But that will actually decrease our fitness and make us weaker overall. Should we ever find ourselves in an emergency situation with no electricity, stairs may be our only access to or escape from buildings.
And stairs are everywhere—from stadiums to skyscrapers to parks to mountain trails! Developing greater functional fitness and training ourselves to handle the rigors of climbing stairs is absolutely vital to making you a fitter person overall in your daily life.
Elliptical vs Stairmaster – HIIT Workouts
High-intensity interval training, or HIIT, can be game-changing for your training sessions. Not only do you burn a lot of calories, but you build muscle, boost your metabolism for hours after working out, and finish your training sessions faster.
Really, it’s a win-win all around!
Both the Stairmaster and elliptical machines are great HIIT machines.
With the Stairmaster, you increase the speed of your climb for 30 to 60 seconds, until you’re hoofing it up those stairs at as fast a pace as you can sustain.
Intersperse those high-intensity stair sprints with 60 to 120-second periods of low intensity, climbing at a slower pace, and you’ve got yourself one heck of a HIIT workout.
For an elliptical trainer HIIT workout, you’ve got plenty of options. You can speed up the pace, raise the incline, increase the intensity, pedal faster, move using only your arms, squat-walk, and the list goes on.
You’ve got more options for HIIT workouts targeting your upper body, but for your lower body, it’s as effective a HIIT workout as you’d get on the stairmaster.
Elliptical vs Stairmaster – Muscles Worked
This is always one of my favorite factors to consider when evaluating any machine—be it a cardio or resistance training machine—for possible inclusion in my workouts.
Overall, it’s usually better to work with machines that target the maximum number of muscles. That way, you develop more strength overall, burn more calories, and get a better workout.
However, there will be plenty of times when I use a machine to focus specifically on a certain aspect of my fitness—be it a muscle I want to strengthen, or a form of cardiovascular exercise I want to improve.
For example, during the spring months, I’ll spend more time on the rowing machine to develop greater functional fitness for summer kayaking season. Or during the autumn months, I’ll pay more attention to my legs to prepare for snowboarding season.
The elliptical machine is the better machine overall. If you look at the list of muscles worked on the elliptical machine, you’ll see that it includes pretty much all of your muscles:
- Shoulders (anterior and posterior)
- Core (abs, lower back, obliques)
It’s a full-body workout all-in-one machine!
As you can imagine, it’s the machine I’d recommend overall.
However, on those days/weeks/months when you specifically want to target your legs, the stairmaster takes the slight edge. It focuses entirely on your lower body:
It’s a more effective glute workout than the elliptical, and it will push your quads in a way you can’t even if you raise the incline on the elliptical to the max.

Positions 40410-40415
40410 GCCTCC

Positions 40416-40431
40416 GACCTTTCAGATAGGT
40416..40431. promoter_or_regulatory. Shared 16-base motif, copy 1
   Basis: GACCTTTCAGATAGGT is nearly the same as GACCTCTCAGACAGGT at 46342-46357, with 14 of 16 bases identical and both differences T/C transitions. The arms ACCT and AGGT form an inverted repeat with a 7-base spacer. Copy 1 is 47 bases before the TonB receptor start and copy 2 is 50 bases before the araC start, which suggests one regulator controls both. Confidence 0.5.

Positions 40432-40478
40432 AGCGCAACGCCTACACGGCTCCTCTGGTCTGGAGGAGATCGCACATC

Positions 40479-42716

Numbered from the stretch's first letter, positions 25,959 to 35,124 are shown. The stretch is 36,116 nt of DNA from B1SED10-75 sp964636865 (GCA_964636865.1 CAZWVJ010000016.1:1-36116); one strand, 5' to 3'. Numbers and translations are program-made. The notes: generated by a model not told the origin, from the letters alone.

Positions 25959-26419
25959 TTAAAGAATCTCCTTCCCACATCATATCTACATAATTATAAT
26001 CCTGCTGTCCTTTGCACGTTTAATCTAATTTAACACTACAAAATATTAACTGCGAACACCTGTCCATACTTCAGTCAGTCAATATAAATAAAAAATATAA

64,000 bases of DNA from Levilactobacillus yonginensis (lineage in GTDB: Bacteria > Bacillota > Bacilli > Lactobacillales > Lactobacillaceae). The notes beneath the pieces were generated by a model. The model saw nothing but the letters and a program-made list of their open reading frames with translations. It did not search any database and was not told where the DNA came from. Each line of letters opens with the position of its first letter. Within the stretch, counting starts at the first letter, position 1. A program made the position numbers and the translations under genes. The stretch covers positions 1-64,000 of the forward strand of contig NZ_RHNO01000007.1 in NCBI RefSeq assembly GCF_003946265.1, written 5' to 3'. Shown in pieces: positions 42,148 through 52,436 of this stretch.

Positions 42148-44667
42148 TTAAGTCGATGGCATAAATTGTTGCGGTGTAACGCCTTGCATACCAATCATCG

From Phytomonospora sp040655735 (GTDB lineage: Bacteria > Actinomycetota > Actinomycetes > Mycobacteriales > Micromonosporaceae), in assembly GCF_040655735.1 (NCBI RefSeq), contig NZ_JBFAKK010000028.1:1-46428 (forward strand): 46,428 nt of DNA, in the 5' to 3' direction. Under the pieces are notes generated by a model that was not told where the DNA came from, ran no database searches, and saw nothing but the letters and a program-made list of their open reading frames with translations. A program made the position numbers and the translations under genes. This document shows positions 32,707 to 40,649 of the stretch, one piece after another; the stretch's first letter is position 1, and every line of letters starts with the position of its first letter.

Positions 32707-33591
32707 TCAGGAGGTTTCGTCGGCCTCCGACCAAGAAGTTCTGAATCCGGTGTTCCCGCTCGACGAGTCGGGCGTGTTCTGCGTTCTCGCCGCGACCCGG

At the end of the day, it’s about choosing the machine that works the specific muscles you want to target most effectively.
Elliptical vs Stairmaster – Impact
Impact is a very important factor to consider as you age.
When you’re young, your joints feel indestructible. Look at any parkour athlete and you’ll see just how much of a beating your joints can handle.
But as you age, your joints are slower to repair, and past injuries can become present pains, inflexibilities, and insufficiencies.
The more high-impact exercise you do, the more you risk damaging your joints, or causing existing damage to worsen. Thus, it’s often a good idea to find low-impact exercise to incorporate into your training to give your joints a break.
Of the two machines, the elliptical machine is by far the lower-impact. Because you never lift your feet from the pedals, there is no impact of placing your foot down.
The stairmaster is low-impact, too, because you’re placing your foot down then transitioning your weight to the front foot (rather than placing your full weight onto the front foot like you do with running).
But there is virtually zero impact using the elliptical because your foot remains firmly planted on the pedal.
Elliptical vs Stairmaster – Enjoyment
Last, but definitely not least, you’ve got to factor in how much you enjoy the workout. After all, the more you enjoy it, the easier it is to push your workout beyond just a few minutes and actually hit that full 30, 45, or 60-minute training session.
On this, the winner is very clear (at least to me). If you’ve ever pushed yourself through a 30-minute stair-climbing workout, you’ll walk away with your legs on fire, dripping sweat, and ready to relax in the steam bath.
It’s an exhausting workout, one that will leave your knees, ankles, and hips achy. You’ll have burned lots of calories and trained your leg muscles, so it’s an exercise worth doing.
On the elliptical, however, the exercise is a lot easier. There’s more engagement of your muscles overall (hence greater calorie-burning), but your legs don’t get as tired because your arms and core are there to pitch it on the workout.
You’ll still walk away from your workout feeling good, but it’s less draining. You can easily push yourself to work out a full 60 minutes and only then will you feel “done”.
(Interestingly, there is a growing number of cardio machines that incorporate the stride of an elliptical with the vertical incline of a stepper. The Bowflex Max Trainer M9 is an example of this kind of stepper-elliptical combo.)
Because all of the work on the Stairmaster is done by your legs, you’ll have a harder time pushing through the exhaustion, so it will feel more of a drag and less enjoyable. The Stairmaster makes the workout easier (and thus more pleasant overall) by getting your entire body engaged in the training.
The Bottom Line
After reading all of that, I’m pretty sure you can see which machine is the winner overall.
Yes, the Stairmaster is a highly effective machine for targeting your lower body, specifically your glutes, hamstrings, and quads.
It’s guaranteed to develop functional fitness and help you tackle those many, many staircases you’ll end up climbing in your life. It will also burn calories and help you burn fat—what’s not to love?
But, overall, the elliptical machine has a slight edge because it works more muscles (in your core and upper body as well as your legs), burns more calories overall, is gentler on your joints, and feels less strenuous.
In sum: if you are looking for one machine worth spending your time and money on, it’s definitely the elliptical.